Data Governance: Why Mindset is just as Important as Dataset

Data Governance: Why Mindset is just as Important as Dataset
The Manufacturer March 2021
By Jonny Williamson

It was in her previous role at a Dutch multinational dairy cooperative that Ieva Langenfelde saw the correlation between well governed master data and its impact on daily business transactions.

Now at The HEINEKEN Company, Ieva is part of the team helping to unify a federated organisation comprising 80 operating companies and 45 different ERP systems. The Manufacturer sat down with Ieva to learn how.

What does data governance mean to you?

Ieva Langenfelde: Data governance is about data ownership so that someone is able to make a decision regarding shared data in such a way that it’s fast, the process, roles and responsibilities are clear and the decision is in the best interests of the company.

The inability for large organisations to make fast decisions when there is data conflict or having to spend months deciding a course of action leads to frustration, additional rework, loss of potential revenue or unsatisfied customers. And it all often stems from master data, a fact that is sometimes overlooked.

Manufacturers will often have Business Process Owners responsible for a particular function or department, such as sales, manufacturing, logistics, supply chain. These BPOs are responsible for governing their process and whenever a change request is logged to alter that process or to escalate an issue, these are the people who assess, configure and implement it – or not.

Similarly, IT departments typically have Product Owners who govern their tooling and systems and any change requests from the business to adjust them. That’s typically not the case for data.

Data is collected once but used many times over, it’s created here but used everywhere, with different teams accessing and using it for a variety of reasons. That’s where conflict arises, with various functions or sites unable to agree on a way forward over something as small as a unit of measurement.

Just like process streams have BPOs and IT has Product Owners, data needs Data Owners. Therefore, you need data governance.

Who should that person be?

It needs to be someone who can understand what the decision is about, who isn’t too disconnected from the coal face; but at the same time is high enough up the chain to take control and is trusted to make the right decision.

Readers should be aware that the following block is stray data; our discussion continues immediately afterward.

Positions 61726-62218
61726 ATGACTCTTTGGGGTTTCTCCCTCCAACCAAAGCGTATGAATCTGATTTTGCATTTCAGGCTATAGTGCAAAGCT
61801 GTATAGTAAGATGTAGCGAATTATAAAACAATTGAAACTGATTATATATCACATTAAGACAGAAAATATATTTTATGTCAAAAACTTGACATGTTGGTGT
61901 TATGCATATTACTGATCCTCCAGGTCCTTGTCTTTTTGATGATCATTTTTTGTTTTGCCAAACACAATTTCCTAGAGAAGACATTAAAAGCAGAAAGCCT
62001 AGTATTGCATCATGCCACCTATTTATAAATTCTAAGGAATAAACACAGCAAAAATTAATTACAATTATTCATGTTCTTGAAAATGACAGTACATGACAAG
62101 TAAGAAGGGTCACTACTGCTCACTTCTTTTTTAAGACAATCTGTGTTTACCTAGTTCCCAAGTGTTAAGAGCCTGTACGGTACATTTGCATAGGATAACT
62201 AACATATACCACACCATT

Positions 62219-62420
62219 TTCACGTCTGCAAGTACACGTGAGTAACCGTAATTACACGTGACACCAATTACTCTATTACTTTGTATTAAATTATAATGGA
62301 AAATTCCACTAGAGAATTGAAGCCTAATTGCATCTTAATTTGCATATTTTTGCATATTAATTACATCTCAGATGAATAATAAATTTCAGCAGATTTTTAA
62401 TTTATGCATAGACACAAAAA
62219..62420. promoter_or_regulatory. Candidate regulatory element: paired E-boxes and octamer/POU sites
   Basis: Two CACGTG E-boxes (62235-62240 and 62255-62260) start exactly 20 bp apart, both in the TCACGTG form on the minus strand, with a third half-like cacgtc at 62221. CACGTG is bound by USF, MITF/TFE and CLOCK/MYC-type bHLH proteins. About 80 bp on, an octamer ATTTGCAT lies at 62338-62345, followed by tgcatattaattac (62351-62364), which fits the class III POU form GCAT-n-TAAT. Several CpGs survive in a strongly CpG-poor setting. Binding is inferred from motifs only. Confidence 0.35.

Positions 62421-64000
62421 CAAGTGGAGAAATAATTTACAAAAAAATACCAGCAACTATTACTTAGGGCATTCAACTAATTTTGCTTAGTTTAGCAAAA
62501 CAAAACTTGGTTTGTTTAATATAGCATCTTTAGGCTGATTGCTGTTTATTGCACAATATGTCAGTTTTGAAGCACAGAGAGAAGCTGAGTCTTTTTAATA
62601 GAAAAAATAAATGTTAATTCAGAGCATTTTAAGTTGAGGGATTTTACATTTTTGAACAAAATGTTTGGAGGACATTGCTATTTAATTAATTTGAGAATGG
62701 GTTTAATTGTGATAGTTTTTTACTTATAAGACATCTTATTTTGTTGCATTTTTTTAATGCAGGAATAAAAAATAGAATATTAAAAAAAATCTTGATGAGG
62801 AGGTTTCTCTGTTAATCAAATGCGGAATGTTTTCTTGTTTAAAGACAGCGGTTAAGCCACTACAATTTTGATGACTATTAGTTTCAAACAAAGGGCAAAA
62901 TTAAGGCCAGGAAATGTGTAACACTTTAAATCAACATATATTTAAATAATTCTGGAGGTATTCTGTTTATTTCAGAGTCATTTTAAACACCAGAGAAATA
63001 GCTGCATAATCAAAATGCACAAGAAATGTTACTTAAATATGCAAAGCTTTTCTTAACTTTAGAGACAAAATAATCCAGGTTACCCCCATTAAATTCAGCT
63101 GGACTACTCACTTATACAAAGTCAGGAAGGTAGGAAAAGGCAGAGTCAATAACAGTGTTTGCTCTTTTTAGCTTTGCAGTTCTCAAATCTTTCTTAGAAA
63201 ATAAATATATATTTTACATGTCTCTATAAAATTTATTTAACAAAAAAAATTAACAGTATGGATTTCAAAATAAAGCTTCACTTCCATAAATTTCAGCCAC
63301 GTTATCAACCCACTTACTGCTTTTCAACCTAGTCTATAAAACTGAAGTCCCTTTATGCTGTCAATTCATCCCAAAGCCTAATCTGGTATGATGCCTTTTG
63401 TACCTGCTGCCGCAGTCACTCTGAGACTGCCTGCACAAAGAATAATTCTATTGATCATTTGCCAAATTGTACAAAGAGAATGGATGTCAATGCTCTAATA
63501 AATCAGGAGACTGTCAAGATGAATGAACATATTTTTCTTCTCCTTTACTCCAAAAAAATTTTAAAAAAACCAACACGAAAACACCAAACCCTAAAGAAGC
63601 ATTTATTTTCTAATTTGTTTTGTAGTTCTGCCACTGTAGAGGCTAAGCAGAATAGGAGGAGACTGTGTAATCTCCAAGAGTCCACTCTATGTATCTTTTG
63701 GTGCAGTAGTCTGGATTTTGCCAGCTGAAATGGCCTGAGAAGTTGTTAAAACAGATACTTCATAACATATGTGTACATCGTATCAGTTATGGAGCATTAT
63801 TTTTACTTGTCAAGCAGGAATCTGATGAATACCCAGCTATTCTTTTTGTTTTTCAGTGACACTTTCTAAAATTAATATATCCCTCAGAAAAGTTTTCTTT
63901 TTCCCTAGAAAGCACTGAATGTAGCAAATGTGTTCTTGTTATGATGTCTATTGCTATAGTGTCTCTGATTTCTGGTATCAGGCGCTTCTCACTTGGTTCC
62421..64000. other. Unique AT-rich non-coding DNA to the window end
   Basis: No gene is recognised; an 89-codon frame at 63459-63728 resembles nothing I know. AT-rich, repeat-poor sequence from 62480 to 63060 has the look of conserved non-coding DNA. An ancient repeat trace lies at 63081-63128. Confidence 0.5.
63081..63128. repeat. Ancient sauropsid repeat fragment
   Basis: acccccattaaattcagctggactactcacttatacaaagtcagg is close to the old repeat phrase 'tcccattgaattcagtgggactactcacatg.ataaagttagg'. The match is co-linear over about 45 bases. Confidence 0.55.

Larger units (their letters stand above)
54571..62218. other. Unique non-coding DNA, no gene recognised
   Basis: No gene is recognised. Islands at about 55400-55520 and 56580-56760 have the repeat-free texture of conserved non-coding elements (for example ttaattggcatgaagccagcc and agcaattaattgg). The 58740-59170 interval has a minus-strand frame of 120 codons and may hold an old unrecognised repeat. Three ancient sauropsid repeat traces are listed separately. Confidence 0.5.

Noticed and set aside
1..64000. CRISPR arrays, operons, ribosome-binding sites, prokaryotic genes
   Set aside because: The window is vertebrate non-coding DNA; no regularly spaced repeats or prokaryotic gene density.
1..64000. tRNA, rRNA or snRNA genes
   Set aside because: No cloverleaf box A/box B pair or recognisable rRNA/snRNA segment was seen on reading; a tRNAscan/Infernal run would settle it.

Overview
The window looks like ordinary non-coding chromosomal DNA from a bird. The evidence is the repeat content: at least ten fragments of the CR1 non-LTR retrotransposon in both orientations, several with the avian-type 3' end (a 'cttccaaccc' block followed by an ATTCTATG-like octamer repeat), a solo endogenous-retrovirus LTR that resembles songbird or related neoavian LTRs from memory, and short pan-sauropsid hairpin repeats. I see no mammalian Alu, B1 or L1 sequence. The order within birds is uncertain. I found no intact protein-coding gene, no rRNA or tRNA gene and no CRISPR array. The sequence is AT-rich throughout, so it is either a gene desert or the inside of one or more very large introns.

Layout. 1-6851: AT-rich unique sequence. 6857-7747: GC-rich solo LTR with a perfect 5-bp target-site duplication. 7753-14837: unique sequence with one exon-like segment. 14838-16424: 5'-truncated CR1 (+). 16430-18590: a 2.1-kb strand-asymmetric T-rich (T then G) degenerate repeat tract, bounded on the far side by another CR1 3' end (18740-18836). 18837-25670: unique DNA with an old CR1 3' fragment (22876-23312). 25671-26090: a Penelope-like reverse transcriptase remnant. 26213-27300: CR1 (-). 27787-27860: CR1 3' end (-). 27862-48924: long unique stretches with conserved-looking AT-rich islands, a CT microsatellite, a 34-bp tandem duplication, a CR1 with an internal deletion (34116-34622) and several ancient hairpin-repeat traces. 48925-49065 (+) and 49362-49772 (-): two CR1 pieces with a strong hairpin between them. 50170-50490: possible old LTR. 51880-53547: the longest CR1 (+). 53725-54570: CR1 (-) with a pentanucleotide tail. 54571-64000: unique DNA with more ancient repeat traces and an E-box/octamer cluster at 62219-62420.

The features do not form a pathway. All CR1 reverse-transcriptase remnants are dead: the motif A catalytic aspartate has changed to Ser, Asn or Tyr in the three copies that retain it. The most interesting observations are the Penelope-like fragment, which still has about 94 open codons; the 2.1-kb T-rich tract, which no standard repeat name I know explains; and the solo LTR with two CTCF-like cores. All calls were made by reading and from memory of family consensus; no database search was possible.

It may be that this person is responsible for a number of different facilities in multiple locations, which is why they should be supported by a team of local or functional Data Advisors. This way, Data Owners are able to receive the local advice and impact assessment when an issue arises.

A large global organisation may have +/- 10 global Data Owners, supported by potentially hundreds of Data Advisors. To manage it all, and to channel and drive the surfaced data conflict resolution processes, I’d suggest having a dedicated Global Data Governance team who drive it until completion.

For the rest of the organisation, it’s crucial that you define and implement departmental escalation tracks and that people follow them. Yet, processes such as these are often missing in many organisations.

What’s your role at Heineken

I am part of one of the largest projects in HEINEKEN currently, implementing SAP S/4HANA and connecting our 26 European operating companies [OpCos]. We’re aiming to harmonise about 16 different systems, as currently each OpCo has its own way of working, of recording and using data and their own processes.

My role is to ensure that data governance and maintenance is implemented in a way that data can travel from the source to the target and fits into the target data model (aka one common language).

It’s also about ensuring that the data policies, processes and standards remain synced once the project goes live, in that sense it becomes more about data maintenance and quality capabilities as well.

It sounds like data governance is similar to continuous improvement.